Although there are small victories holding against the tide of voter suppression, there is still a long way to go.
A federal judge ruled Friday that Alabama election officials don’t have to tell those affected about a change in state voting qualifications that may give thousands of convicted felons the right to vote.
The ruling came in response to a request from lawyers from the Campaign Legal Center, on behalf of 10 voters over a law that prohibited anyone who committed a “felony of moral turpitude” from voting. In May, Alabama Gov. Kay Ivey (R) signed a law defining exactly which offenses constituted a crime of moral turpitude, earning widespread praise. But Alabama Secretary of State John Merrill (R) told HuffPost in June the state wouldn’t undertake any effort to target people affected by the change and let them know they’re now eligible to vote.
The 10 voters filed a motion for preliminary injunction requesting that the state promote these changes. However, in a 35-page ruling, W. Keith Watkins, who was appointed by former President George W. Bush, said that the plaintiffs hadn’t demonstrated that they faced irreparable injury and weren’t being denied the right to vote.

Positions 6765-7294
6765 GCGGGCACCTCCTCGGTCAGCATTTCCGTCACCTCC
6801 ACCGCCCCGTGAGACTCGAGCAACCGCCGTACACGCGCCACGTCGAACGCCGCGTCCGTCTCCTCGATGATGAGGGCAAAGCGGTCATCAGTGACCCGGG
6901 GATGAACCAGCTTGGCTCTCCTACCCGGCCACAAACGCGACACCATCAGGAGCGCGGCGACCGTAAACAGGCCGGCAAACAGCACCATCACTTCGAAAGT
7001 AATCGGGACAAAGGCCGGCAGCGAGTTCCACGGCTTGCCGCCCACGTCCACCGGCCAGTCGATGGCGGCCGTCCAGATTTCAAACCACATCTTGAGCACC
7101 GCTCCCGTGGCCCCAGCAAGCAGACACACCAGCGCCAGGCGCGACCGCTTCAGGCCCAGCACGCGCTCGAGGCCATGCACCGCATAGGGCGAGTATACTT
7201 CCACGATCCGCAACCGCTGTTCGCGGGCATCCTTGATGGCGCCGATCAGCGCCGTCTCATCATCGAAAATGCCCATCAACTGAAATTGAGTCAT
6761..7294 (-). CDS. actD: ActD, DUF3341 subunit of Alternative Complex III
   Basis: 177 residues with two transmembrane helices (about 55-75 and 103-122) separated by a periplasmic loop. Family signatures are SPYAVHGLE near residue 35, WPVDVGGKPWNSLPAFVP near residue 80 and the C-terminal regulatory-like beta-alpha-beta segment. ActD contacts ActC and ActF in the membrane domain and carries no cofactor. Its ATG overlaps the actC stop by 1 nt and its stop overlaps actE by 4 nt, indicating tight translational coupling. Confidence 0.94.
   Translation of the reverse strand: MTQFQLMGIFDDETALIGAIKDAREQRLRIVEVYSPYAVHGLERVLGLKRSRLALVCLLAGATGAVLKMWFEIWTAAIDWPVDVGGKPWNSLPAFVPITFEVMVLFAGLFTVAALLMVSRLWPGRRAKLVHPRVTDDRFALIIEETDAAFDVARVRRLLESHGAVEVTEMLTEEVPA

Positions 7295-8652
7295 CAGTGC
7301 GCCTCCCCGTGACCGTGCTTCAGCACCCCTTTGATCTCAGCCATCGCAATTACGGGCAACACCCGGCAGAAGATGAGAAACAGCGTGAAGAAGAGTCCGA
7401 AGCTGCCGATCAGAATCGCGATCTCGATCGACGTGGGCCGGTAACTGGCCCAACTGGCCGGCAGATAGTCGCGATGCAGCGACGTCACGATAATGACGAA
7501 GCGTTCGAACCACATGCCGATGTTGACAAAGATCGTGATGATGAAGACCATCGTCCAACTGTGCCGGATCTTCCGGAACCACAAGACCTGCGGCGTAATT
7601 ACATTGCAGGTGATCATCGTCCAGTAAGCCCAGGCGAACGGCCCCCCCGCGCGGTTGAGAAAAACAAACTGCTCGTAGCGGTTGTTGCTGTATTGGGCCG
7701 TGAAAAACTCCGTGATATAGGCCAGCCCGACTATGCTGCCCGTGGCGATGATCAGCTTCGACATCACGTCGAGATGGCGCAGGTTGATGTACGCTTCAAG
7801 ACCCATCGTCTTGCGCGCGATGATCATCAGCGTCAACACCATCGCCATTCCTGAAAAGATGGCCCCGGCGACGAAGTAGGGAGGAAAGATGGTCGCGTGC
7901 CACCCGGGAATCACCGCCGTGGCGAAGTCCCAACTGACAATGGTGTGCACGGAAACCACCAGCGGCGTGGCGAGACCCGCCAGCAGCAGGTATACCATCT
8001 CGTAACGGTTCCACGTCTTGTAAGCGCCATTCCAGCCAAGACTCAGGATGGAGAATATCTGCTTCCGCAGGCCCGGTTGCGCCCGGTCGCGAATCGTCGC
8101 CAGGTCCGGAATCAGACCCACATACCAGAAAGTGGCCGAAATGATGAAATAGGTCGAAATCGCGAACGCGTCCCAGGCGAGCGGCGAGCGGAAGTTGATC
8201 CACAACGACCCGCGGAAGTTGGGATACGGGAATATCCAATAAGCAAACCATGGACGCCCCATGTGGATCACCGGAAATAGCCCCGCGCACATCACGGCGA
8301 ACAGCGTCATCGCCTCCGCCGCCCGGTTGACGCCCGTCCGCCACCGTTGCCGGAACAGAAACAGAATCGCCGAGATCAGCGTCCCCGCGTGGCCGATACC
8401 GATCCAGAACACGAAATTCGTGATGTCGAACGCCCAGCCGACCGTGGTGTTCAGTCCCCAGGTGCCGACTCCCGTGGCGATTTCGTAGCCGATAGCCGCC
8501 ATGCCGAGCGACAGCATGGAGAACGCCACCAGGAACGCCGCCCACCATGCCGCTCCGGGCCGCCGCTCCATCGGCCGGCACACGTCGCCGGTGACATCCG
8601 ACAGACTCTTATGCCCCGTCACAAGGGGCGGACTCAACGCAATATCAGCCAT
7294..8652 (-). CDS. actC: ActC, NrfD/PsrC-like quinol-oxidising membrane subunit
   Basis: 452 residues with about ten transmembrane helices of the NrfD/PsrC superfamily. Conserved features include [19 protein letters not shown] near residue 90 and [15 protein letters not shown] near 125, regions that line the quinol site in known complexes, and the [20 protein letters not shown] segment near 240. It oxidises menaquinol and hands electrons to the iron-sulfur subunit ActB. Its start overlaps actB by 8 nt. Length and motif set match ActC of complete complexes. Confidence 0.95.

He also said that the changes were promoted widely and that it would be too much of a burden on the secretary of state’s small election staff to find the voters.
The Southern Poverty Law Center estimates that the changes could affect thousands of mostly African-American potential voters. Advocates also note that the new measure may cause confusion to those who were once told they could not vote but are now eligible.
The Monday registration deadline has already passed for a special election to replace former Alabama Republican Sen. Jeff Sessions, who gave up his post to take on the job of U.S. attorney general in the Trump administration.
CNN has reported that the primary is scheduled for Aug. 15, followed by a Sept. 26 runoff and the general election in December.
Read more at HuffPost.